Utopia – Library and Academy for Performing Arts in Belgium and Institut des Sciences Moléculaires d’Orsay in France have been nominated for 2019 edition of the European Union Prize for Contemporary Architecture – Mies van der Rohe Award just months after their official release earlier this year.
Both buildings represent landmarks in their respective communities – Utopia as long-awaited cultural hub of Aalst, Belgium and ISMO as a flagship of the new urban campus in France. Complex programmes merging multiple functions and careful contextual design are other common aspects of the nominated projects.
Utopia Library and Academy for Performing Arts incorporates a striking historic building from the second half of the 19th century and rejuvenates the urban landscape while elegantly giving expression to the required functionality. The project was carried out through close collaboration between KAAN Architecten as designer and Van Roey as main contractor. Meanwhile, Institut des Sciences Moléculaires d’Orsay, designed in collaboration with local architects FRES Architectes as a part of the future Paris-Saclay campus, is dedicated to higher education, research and innovation.
Other KAAN Architecten projects nominated in the previous editions of the EU Mies Award include Education Centre Erasmus MC and the Supreme Court of The Netherlands. Organised by the Fundació Mies van der Rohe with support of the Creative Europe programme of the European Commission, the Award is dedicated to recognizing and commending excellence in European architecture. The Jury will announce the 40 shortlisted works at the beginning of 2019, while the 5 Finalist works will be known in February.
Photographs courtesy of Fernando Guerra FG+SG, Delfino Sisto Legnani e Marco Cappelletti.
Every year the Grote Nederlandse Kunstkalender provides a cross section of the current art scene, and the newest issue will feature the work by KAAN Architecten. This year’s edition will be presented during a launch party on Friday, 2 November at Het Industriegebouw.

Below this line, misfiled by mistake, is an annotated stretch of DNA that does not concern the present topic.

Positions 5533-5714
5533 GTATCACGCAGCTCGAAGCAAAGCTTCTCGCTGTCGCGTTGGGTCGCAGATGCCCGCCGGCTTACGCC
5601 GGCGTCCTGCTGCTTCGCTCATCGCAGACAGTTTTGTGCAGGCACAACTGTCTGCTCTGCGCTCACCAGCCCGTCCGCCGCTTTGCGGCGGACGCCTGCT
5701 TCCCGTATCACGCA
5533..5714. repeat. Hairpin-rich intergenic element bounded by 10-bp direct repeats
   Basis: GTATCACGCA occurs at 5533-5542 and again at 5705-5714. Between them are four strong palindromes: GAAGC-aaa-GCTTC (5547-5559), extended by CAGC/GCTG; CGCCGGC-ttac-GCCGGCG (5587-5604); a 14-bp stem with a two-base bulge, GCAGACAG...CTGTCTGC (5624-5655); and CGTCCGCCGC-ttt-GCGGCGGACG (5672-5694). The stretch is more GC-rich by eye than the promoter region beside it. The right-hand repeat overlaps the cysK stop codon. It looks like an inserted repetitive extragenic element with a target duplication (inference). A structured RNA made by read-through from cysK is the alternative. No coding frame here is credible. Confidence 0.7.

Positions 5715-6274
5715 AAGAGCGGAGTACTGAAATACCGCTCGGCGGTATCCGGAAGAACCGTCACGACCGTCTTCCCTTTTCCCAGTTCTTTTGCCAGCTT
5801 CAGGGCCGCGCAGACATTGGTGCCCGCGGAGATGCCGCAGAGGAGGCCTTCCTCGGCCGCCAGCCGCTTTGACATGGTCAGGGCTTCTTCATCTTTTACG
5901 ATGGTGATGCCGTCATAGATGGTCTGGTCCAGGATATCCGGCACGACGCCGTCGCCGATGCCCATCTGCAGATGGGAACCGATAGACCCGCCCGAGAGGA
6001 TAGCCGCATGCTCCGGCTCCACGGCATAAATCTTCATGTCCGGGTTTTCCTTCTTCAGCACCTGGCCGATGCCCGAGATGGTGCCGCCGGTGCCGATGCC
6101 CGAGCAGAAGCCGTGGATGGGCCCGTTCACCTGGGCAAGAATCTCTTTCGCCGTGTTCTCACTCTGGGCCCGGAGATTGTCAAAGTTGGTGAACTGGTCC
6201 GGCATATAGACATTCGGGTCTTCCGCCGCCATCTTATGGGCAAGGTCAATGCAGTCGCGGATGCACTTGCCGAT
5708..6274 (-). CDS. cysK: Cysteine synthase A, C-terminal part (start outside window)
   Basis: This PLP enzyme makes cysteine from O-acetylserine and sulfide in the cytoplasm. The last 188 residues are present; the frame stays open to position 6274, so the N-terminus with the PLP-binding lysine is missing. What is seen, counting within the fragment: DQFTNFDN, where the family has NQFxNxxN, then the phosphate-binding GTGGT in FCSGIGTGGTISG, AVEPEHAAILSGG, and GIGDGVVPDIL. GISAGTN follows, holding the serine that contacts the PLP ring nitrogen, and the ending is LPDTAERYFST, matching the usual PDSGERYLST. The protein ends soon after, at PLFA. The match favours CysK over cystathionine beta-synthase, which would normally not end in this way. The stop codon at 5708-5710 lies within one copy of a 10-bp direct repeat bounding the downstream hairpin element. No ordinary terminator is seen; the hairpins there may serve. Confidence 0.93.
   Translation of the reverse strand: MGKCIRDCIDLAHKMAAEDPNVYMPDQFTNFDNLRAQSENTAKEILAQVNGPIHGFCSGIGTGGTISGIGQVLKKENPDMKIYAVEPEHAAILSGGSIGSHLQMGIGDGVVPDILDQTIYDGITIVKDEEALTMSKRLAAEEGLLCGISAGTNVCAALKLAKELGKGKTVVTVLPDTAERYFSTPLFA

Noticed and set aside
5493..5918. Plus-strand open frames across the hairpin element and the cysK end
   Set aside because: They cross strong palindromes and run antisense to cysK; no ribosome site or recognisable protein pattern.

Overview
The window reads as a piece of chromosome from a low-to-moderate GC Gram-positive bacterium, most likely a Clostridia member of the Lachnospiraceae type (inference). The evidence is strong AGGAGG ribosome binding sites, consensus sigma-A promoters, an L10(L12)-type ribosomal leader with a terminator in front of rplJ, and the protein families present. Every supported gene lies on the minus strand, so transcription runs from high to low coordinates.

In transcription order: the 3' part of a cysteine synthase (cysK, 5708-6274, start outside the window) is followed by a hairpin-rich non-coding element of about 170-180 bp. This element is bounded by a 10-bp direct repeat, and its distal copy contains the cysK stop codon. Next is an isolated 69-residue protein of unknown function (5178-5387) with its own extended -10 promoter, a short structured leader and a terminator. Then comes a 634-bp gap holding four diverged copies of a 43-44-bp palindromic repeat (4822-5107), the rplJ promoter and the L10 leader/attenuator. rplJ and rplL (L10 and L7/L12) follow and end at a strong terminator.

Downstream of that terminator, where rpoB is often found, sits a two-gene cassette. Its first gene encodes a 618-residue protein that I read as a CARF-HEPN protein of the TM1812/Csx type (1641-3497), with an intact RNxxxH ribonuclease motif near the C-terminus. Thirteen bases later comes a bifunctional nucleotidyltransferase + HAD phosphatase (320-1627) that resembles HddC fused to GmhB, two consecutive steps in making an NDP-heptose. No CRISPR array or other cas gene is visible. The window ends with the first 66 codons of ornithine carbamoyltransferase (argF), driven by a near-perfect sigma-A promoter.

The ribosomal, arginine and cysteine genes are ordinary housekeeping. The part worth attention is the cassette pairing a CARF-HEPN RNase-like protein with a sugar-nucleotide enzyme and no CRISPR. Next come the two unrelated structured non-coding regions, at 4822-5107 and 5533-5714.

Marked under the date 13 June 2019 of the new calendar is B30 – a historical building in Bezuidenhoutseweg 30 in The Hague, now transformed into a contemporary and state-of-the-art working environment. The original building acts a vital and sustainable component of the total design brought to life by use of rich materials and clear layouts.
As such, the renovation process relied heavily on the expertise of the craftsmen who supplied their skills during the construction. In their honor, under the photograph by Karin Borghouts, the calendar also features a short ‘Ode to the Craft’ by KAAN Architecten founding partner Dikkie Scipio:
Ode to the Craft
This is an ode to the craftsmanship of
the carpenters, the painters, the plasterers and the tilers,
of the natural stone workers, the bricklayers and concrete makers,
from road workers, metalworkers, parquet layers and glass-workers,
from the mosaic layers, the furniture makers, upholsterers and carpet weavers.
This is an ode to the creators without whom we were left empty-handed.
This is an ode to the craft.
Find more information on the calendar here.
On 25 October, 2018 construction started on De Zalmhaven residential complex on a site adjacent to the former eponymous port in the center of Rotterdam.
De Zalmhaven is developed by AM & Amvest and consists of approximately 450 high-quality apartments located inside two mid-rise towers (by KAAN Architecten) and a skyscraper (by Dam & Partners). The project is expected to be completed by 2021.
Combining both urban and local scales, the new complex feels stately and formal yet also extremely transparent. The two mid-rise towers designed by KAAN Architecten are each 70 metres tall, sprouting from a solid plinth with clearly marked entrances. The footprint of each tower is a split and shifted square, creating more corners and an interesting range of apartments in differing sizes, all with corner windows offering astounding views. The plinth includes family houses with rooftop gardens and has a direct relationship with the surroundings at ground level.